Op-Ed: Comprehensive Reform Needed on Immigration (Utica Observer-Dispatch)
By Barrie Gewanter — Our region has a proud history of welcoming immigrants, yet today, our nation’s dysfunctional and inhumane immigration system has created a civil rights crisis in New York state and across the county.
For this reason, Mohawk Valley residents should urge our congressional representatives to support comprehensive immigration reform that respects everyone’s rights and upholds America’s promise of fairness and justice for all.
The European immigrants who settled along the Erie Canal during the 19th century left an indelible mark on the Mohawk Valley, building the region’s economy and shaping its rich cultural heritage over many generations.
During the past 30 years, the region has distinguished itself as a haven for waves of refugees from war-torn countries around the globe. Utica’s large refugee population is a vital strength in this region. Immigrants provided a labor source for local manufacturers and retailers. They have stabilized and enriched neighborhoods that had endured years of decline.
These important contributions reflect immigration’s positive effect nationally. According to the president’s Council of Economic Advisers, immigrants increase consumer demand, pay taxes, fuel new businesses and spur job growth. Immigration increases the nation’s gross domestic product by about $37 billion annually. Generations of immigrants were vital in creating the vibrant society that makes America great.
Our Constitution guarantees all people, including immigrants, the right to due process and equal protection under the law. Yet, the federal immigration system strips people of these fundamental rights. Immigrants, documented and undocumented, live in constant fear of being torn from their families and imprisoned or deported. A bureaucratic error or a minor criminal conviction from long ago can mean disaster for immigrant families.
Changes to our immigration laws in 1996 prevent immigration judges from considering the facts and circumstances of individual cases before imprisoning people, sometimes for years, without hearings or access to lawyers. Longtime residents are uprooted and locked up indefinitely with no way to support their families. The United States detains about 300,000 immigrants annually, often in crowded facilities hundreds of miles from their families and without access to basic medical care. Children born in the United States and holding U.S. citizenship are sometimes separated from their parents.
Is this an immigration system we can be proud of?
Fortunately, comprehensive immigration reform ranks among the Obama administration’s stated priorities. The president reiterated his commitment to fixing the immigration system in his recent State of the Union address. As chairman of the Senate’s immigration subcommittee, Sen. Charles Schumer wields enormous influence over reform. Mohawk Valley residents should encourage Schumer and Rep. Michael Arcuri to support reform that protects everyone’s civil rights and liberties. The stakes are too high to get this wrong.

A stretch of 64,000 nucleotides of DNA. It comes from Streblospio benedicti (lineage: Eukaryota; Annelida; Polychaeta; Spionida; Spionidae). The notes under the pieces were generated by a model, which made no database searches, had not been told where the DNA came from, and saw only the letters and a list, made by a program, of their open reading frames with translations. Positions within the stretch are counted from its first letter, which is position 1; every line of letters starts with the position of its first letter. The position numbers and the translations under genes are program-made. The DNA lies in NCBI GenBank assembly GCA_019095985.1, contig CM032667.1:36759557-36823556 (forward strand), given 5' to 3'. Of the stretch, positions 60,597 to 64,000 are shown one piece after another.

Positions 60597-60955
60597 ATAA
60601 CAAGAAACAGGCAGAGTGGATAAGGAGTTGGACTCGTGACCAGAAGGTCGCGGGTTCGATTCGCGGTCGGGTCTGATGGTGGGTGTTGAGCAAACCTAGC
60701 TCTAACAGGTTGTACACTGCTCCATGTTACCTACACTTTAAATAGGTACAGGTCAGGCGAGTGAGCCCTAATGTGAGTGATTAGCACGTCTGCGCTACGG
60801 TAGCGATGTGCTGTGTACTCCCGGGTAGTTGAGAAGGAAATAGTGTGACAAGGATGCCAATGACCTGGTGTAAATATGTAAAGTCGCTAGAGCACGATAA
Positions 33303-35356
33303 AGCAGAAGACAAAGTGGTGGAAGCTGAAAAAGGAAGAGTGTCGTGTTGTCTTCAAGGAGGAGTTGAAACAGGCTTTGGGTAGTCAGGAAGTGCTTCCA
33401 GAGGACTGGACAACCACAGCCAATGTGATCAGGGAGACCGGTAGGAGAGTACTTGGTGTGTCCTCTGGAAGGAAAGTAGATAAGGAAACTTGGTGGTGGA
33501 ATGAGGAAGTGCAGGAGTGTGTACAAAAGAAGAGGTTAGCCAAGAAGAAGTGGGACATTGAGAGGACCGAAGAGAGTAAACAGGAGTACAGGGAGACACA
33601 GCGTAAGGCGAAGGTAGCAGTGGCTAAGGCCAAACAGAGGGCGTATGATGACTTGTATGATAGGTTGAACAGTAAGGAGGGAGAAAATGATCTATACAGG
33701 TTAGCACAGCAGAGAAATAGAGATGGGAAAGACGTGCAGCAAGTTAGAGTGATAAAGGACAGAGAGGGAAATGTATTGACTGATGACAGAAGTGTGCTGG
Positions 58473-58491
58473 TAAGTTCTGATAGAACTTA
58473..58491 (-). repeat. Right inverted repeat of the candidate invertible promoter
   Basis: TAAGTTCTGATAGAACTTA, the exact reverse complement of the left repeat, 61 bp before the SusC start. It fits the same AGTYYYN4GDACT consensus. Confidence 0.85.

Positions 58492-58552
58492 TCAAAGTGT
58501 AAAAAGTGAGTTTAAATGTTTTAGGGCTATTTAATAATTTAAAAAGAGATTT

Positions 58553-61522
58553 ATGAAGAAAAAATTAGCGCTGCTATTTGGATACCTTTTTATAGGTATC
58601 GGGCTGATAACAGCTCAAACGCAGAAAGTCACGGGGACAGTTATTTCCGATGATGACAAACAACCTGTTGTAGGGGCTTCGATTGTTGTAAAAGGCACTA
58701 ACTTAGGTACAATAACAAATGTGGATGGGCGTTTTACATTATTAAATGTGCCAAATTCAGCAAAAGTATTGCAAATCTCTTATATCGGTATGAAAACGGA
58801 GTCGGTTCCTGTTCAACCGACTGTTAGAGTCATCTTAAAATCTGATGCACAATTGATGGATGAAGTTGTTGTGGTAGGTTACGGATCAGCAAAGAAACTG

Workable reform will:
- Provide a realistic pathway to citizenship. Undocumented immigrants want to live in the country legally, but the current system makes that nearly impossible. It’s impractical and immoral to tear apart families by rounding up and deporting millions of people.
- Restore due process, judicial review and basic fairness to the immigration system. By depriving the vulnerable of these core rights, we erode the constitutional protections everyone values.
- Treat immigrants in detention centers humanely. Nobody should be denied basic medical care while in U.S. custody. No one should die in U.S. custody because they were denied medical treatment. This is not what America is about.
- End local enforcement of immigration laws. When local police try to enforce federal immigration law, scarce law enforcement resources are diverted to non-criminal matters. This reduces law enforcement’s ability to respond to real crimes and emergencies.
- Reject backdoor attempts to establish a national ID card. Schumer has proposed requiring all workers — citizens and immigrants — to carry an ID card containing biometric data, such as fingerprints. This system would endanger our privacy, require the creation of a cumbersome bureaucracy, and result in unnecessary delays and lost job opportunities for everyone.
These sensible reforms would create an immigration system that fulfills American ideals of justice and fairness. They would reflect a truth that Mohawk Valley discovered long ago: immigration strengthens and enriches our community, benefiting all.
Barrie Gewanter is director of the New York Civil Liberties Union’s Central New York chapter. This column was prepared in cooperation with Pauline Ginsberg, Sunithi Bajekal and Diane Berry, Utica residents who are members of the chapter’s board of directors and activist task force.